It is also important, from a legal perspective, to document the scene as soon as possible. Have someone take photographs of the boogie board (is it cracked?) as well as the state of the beach (is it littered with debris?) and the height of the waves. Take the names and contact information from those who witnessed what has just happened.

It may sound callous, but having the facts as soon as possible can mean all the difference when an insurance claim is filed and an adjuster begins questioning whether or not coverage is available, etc.

By Bryant Esquenazi on July 26, 2011 2:36 PM

Ford Recall July 2011 - Another Big Ford Pick-up Truck Recall, Miami Ford Truck Drivers Take Note

Ford Motor Company just announced another big recall for Ford vehicles. Another one.

Back in March 2011, we posted about the Ford recall of Ford pickup trucks because their tires could blow out and cause accidents.

The very next month, April 2011, Ford Motor Company announced another recall - this time, 1.2 million of Ford's F150 pickup trucks were recalled because of an electrical wiring problem. Seems that the Ford F150 pick-up truck airbags could just pop open on a whim, causing accidents or injuries.

Now, here it is: July 2011, and Ford Motor Company is recalling Ford pick up trucks again. This time, Ford Ranger pickup trucks, Ford Excursion SUVs, and a variety of Ford F-series pickup trucks (F-250, F-350, F-450, and F-550) are being recalled because of a problem with an electrical gizmo that could make the tail lights not work. Which might cause a wreck, say, if no one sees the brakes are on because the truck's brake lights don't work, right?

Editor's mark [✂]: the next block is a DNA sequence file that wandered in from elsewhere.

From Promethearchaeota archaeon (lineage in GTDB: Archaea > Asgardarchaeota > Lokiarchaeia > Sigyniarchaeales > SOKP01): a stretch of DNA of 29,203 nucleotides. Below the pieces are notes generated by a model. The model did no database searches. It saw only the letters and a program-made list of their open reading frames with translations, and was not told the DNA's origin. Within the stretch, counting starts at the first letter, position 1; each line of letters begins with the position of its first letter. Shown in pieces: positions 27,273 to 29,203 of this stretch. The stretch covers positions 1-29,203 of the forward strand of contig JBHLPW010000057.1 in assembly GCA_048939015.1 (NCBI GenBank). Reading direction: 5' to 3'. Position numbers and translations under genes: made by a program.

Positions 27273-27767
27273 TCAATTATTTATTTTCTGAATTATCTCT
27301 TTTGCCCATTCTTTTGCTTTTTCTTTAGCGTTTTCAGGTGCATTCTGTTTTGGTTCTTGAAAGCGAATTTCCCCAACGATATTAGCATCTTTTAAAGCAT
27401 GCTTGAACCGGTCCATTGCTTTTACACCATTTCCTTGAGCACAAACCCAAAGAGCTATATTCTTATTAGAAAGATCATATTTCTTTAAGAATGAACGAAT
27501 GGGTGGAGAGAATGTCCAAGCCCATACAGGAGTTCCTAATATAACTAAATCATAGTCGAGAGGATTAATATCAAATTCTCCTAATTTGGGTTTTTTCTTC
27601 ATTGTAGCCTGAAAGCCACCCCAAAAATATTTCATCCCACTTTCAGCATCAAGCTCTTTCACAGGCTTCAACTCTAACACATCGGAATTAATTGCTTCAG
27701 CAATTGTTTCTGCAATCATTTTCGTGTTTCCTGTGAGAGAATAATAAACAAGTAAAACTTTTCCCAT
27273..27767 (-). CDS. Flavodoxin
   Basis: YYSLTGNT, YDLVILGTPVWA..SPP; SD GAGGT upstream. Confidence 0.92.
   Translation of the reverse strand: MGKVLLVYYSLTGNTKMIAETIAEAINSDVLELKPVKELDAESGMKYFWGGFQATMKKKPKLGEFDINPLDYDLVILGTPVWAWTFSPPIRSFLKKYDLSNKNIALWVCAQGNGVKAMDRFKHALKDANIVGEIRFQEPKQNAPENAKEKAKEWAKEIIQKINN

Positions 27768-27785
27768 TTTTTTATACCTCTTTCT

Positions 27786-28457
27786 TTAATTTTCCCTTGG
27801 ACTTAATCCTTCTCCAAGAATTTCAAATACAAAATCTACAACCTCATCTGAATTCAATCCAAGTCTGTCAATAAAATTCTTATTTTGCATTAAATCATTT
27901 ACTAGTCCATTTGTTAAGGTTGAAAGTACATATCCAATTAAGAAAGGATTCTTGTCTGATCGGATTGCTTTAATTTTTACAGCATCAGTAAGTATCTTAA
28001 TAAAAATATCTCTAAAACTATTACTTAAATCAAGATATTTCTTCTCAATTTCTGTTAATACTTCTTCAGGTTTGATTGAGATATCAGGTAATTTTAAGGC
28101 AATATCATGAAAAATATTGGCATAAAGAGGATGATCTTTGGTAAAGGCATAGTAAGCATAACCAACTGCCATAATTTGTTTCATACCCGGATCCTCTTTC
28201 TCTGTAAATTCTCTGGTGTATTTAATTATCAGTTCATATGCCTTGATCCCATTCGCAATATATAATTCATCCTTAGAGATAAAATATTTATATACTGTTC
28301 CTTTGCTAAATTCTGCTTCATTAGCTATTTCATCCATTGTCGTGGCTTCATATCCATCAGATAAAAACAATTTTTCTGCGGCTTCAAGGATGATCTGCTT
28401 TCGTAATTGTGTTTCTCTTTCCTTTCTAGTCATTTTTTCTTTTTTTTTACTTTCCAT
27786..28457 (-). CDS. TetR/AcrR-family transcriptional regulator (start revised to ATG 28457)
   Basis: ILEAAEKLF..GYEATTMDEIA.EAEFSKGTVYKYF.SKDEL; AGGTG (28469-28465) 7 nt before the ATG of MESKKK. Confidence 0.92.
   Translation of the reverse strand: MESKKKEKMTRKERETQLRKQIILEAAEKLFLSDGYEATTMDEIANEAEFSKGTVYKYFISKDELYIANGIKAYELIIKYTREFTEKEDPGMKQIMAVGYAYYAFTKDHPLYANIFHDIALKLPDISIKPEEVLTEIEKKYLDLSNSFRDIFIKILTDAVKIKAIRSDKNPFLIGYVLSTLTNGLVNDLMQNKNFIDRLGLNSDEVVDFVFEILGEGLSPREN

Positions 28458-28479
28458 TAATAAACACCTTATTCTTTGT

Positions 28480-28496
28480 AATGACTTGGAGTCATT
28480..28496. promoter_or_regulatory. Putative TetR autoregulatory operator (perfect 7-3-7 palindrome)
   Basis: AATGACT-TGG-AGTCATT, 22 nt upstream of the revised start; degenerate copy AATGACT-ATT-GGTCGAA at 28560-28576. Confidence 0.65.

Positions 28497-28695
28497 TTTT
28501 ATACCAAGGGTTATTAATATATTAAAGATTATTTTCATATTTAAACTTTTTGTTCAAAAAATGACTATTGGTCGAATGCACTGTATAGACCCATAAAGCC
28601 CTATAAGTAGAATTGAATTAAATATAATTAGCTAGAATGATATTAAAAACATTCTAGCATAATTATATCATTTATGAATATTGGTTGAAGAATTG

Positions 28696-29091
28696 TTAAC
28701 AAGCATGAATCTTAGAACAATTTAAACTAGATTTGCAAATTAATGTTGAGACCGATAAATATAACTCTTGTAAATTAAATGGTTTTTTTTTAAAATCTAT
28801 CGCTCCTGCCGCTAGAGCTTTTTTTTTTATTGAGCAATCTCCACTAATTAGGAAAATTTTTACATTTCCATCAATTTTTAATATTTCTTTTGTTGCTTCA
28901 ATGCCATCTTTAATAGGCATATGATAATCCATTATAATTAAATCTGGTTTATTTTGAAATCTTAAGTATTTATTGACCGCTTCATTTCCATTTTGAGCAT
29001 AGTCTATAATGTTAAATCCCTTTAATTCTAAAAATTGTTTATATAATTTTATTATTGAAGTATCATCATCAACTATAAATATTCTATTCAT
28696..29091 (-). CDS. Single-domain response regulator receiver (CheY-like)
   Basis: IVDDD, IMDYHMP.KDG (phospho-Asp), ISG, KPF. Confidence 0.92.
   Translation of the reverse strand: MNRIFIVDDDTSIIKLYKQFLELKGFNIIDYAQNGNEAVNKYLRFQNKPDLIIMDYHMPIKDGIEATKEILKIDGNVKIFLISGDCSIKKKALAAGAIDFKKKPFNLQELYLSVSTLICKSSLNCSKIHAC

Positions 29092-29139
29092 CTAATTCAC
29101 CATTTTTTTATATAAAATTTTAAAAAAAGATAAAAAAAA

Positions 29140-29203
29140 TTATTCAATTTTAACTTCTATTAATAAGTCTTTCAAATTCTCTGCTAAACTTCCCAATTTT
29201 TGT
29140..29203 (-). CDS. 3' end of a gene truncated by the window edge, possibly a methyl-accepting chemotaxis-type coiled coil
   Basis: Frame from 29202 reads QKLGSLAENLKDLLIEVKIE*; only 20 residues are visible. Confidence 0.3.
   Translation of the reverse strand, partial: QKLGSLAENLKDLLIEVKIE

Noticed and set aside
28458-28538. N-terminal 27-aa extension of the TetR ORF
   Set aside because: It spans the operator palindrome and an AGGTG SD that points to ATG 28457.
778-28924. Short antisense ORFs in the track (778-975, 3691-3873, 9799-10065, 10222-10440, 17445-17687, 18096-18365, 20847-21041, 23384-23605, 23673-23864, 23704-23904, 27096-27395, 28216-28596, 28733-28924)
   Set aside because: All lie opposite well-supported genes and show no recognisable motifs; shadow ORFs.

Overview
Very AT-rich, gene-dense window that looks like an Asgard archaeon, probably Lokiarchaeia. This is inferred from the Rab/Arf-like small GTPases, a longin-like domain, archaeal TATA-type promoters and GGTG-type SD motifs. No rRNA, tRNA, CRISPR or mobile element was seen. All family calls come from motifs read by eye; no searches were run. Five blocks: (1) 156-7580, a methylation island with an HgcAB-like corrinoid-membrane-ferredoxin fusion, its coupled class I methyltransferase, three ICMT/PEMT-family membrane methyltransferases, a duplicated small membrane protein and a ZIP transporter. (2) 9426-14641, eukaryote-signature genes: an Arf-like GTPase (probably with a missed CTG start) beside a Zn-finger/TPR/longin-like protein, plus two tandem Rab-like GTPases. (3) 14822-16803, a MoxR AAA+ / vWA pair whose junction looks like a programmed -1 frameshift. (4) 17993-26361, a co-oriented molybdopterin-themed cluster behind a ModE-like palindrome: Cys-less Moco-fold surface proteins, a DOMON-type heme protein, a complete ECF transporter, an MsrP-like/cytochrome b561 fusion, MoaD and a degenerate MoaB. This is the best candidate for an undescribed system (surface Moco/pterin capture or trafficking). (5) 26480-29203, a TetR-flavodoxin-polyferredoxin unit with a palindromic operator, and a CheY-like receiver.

For details on all these Ford Pick-up Truck Recalls, check out or go to the Ford Motor Company website's recall information page.

And remember: products can cause serious harm or injury, and defective products do kill people. It's wise to respond to a product recall.

If you drive a Ford pick-up truck, then drive by your dealer and get it checked out - you never know what wreck you may be preventing just by doing this one little chore. And, sure, with this record it sounds like you might be dropping by the dealership every month to six weeks ... if Ford's recall track record stays on its monthly schedule.

What if you were in a wreck while driving a Ford pickup truck?
The product (here, the truck) might be a contributing factor to your accident and something you need to investigate, discuss with your injury attorney. Product liability claims are possible and are different from filing claims against the negligent driver, etc., in a crash.

By Bryant Esquenazi on July 21, 2011 2:54 PM

Caylee's Law - Full Text of Proposed Florida Law (HB 37) and Is There a Wrongful Death Lawsuit Against Casey Anthony?

Casey Anthony has been found not guilty and as this post is being typed, she is walking free somewhere, in an unknown location. Civil lawsuits have been filed against Casey Anthony - the defamation personal injury lawsuit by Zenaida Gonzalez is active now.

Other civil lawsuits are being discussed, particularly a wrongful death lawsuit brought against her on behalf of Caylee Anthony - and in that civil personal injury wrongful death suit, the burden of proof would be the lesser "preponderance of the evidence standard" not the higher "reasonable doubt" standard that the criminal jury found so insurmountable.

One key to that wrongful death case: who would file it? Under Florida law, as discussed here in a prior post, only certain family members may file a lawsuit seeking damages for the death of someone that has been proximately caused by another.